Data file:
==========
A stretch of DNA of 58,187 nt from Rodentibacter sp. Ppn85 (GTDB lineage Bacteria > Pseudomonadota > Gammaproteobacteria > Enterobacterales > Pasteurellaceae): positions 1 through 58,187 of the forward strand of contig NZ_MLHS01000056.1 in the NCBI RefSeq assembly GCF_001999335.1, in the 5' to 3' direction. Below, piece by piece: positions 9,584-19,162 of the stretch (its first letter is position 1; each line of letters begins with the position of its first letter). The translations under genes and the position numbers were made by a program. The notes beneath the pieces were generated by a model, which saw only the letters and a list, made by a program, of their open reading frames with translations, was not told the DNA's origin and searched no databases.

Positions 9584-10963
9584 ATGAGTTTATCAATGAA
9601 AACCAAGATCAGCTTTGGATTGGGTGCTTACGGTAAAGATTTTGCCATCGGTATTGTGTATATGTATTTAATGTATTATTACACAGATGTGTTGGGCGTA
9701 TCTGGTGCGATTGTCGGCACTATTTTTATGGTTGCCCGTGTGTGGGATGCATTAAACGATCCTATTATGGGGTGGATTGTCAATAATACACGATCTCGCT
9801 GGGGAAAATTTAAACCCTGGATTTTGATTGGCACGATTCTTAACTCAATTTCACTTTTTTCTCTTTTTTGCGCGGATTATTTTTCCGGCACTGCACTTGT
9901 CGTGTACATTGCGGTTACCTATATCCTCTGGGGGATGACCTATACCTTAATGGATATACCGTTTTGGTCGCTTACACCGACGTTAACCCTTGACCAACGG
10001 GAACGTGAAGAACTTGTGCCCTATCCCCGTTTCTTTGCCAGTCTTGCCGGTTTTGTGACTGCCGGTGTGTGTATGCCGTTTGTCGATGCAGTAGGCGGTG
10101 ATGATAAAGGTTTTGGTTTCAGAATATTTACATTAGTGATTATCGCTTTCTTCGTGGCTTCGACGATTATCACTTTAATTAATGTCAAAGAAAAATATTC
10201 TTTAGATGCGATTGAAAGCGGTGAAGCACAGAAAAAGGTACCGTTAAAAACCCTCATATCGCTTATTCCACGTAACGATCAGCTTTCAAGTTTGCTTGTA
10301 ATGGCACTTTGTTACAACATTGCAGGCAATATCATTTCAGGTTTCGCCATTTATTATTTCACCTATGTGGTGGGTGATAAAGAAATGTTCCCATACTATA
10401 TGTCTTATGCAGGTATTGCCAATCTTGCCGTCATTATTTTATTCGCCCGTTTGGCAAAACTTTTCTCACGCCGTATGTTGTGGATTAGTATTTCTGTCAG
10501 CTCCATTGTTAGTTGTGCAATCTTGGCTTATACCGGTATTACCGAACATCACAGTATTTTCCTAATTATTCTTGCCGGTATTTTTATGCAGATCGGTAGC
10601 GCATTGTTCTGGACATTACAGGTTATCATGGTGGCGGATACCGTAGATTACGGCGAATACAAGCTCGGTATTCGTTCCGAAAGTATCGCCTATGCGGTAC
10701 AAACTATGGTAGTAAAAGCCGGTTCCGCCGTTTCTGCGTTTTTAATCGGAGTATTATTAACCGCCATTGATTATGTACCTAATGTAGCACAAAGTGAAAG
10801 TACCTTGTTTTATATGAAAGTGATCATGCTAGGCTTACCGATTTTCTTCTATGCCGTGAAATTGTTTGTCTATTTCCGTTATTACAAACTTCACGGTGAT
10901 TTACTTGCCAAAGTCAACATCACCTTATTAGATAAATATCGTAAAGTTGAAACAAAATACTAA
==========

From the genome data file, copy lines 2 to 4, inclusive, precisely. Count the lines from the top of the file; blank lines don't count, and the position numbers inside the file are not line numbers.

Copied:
Positions 9584-10963
9584 ATGAGTTTATCAATGAA
9601 AACCAAGATCAGCTTTGGATTGGGTGCTTACGGTAAAGATTTTGCCATCGGTATTGTGTATATGTATTTAATGTATTATTACACAGATGTGTTGGGCGTA